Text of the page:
Mathematics and Art
2. Mathematical tools for artists
A much more important issue is the realism with which artists can draw on a flat piece of paper what they perceive when they look out at their 3-dimensional world. If one looks at attempts at scene representation in Egyptian and Mesopotamian art, one sees that phenomena that are associated with the human vision system are not always respected. We are all familiar with the fact that objects that are far away from us appear smaller than they actually are and that lines which are parallel appear to converge in the distance. These features, which are a standard part of the way that 3-dimensional objects are now usually represented on a planar surface, were not fully understood before the Renaissance. It is common to refer to artists as using "perspective" (or "linear perspective") to increase the realism of their representations. The issues and ideas involved in understanding perspective are quite subtle and evolved over a long time.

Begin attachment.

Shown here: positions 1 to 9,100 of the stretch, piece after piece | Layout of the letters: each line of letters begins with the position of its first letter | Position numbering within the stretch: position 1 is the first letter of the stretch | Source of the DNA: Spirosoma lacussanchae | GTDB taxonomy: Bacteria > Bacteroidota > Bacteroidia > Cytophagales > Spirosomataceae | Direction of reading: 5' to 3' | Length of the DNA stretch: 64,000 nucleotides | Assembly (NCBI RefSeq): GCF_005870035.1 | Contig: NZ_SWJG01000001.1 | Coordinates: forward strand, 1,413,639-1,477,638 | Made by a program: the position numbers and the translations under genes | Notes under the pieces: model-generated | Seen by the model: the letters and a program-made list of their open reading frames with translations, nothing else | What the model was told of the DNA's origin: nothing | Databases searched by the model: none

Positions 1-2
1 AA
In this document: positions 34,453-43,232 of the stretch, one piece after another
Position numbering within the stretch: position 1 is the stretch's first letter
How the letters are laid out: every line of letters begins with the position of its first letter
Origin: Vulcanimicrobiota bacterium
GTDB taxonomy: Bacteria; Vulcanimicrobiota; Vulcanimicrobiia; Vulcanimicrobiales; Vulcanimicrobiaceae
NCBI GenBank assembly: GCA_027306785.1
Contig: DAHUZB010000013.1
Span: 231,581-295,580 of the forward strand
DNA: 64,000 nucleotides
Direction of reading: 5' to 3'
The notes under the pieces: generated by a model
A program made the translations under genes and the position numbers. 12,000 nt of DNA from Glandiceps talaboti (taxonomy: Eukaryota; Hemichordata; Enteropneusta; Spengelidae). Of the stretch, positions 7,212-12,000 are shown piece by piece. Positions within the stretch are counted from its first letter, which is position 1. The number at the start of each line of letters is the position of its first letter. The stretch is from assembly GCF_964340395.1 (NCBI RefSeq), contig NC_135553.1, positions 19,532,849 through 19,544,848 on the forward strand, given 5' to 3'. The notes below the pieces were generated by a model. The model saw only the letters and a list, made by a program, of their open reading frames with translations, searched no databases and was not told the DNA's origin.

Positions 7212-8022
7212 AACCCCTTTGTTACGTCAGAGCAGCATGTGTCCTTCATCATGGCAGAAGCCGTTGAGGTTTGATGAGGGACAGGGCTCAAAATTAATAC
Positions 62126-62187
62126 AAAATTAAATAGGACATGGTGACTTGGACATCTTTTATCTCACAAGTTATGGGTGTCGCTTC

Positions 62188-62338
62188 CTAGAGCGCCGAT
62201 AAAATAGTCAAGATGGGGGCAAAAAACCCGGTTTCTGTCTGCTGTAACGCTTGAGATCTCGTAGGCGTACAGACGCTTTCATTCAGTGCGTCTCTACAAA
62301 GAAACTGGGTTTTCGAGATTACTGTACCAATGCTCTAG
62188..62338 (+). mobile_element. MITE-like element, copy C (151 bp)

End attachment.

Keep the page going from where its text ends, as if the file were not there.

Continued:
A', B', and C' show where the vertices are moved by "parallel" projection and A'', B'', and C'' show where the vertices are moved by "conical" projection.
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